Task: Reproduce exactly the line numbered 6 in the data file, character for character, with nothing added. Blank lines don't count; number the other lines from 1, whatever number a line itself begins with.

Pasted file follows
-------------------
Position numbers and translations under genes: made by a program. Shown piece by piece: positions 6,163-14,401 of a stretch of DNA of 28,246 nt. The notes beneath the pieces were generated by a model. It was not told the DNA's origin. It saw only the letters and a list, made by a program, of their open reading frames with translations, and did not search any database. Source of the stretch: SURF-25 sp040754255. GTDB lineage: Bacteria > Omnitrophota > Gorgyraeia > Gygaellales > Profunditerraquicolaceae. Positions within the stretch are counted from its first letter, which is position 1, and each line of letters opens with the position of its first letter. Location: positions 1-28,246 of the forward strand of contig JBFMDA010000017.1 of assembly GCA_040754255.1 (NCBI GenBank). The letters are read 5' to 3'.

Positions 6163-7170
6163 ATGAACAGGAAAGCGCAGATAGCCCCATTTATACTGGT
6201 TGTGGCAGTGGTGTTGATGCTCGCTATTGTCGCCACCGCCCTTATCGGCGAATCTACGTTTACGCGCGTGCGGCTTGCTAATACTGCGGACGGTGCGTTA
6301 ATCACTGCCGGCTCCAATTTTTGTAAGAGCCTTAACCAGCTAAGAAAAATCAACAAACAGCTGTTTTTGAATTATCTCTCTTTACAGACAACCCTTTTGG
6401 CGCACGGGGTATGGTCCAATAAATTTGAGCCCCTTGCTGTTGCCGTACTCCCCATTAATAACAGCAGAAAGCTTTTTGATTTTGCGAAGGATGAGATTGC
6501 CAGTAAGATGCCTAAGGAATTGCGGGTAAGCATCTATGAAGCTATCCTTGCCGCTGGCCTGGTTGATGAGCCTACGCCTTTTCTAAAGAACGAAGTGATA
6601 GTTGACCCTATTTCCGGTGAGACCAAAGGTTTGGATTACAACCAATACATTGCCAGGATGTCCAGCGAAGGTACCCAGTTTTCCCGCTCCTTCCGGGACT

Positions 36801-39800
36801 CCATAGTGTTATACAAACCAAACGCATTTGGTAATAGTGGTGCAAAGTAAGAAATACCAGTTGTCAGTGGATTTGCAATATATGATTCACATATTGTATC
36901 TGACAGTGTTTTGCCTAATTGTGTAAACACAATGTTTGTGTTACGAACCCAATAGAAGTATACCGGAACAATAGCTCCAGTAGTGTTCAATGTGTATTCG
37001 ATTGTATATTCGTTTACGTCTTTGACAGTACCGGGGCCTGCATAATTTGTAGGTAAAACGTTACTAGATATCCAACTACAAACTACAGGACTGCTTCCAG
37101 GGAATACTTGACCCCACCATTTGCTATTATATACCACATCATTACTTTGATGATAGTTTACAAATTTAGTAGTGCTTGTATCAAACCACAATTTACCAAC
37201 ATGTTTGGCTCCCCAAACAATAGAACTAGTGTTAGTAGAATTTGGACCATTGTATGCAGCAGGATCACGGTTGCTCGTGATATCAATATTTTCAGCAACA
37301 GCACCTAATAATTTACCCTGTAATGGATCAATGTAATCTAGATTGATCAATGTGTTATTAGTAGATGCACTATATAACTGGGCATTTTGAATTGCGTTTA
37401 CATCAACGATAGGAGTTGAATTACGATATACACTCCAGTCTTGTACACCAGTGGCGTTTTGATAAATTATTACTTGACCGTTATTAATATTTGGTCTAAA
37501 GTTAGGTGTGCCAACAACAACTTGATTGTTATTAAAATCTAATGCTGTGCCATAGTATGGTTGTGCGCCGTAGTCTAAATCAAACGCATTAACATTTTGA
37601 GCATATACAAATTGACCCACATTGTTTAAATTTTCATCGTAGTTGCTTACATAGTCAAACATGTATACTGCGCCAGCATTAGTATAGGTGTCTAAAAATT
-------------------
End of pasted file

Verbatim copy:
6401 CGCACGGGGTATGGTCCAATAAATTTGAGCCCCTTGCTGTTGCCGTACTCCCCATTAATAACAGCAGAAAGCTTTTTGATTTTGCGAAGGATGAGATTGC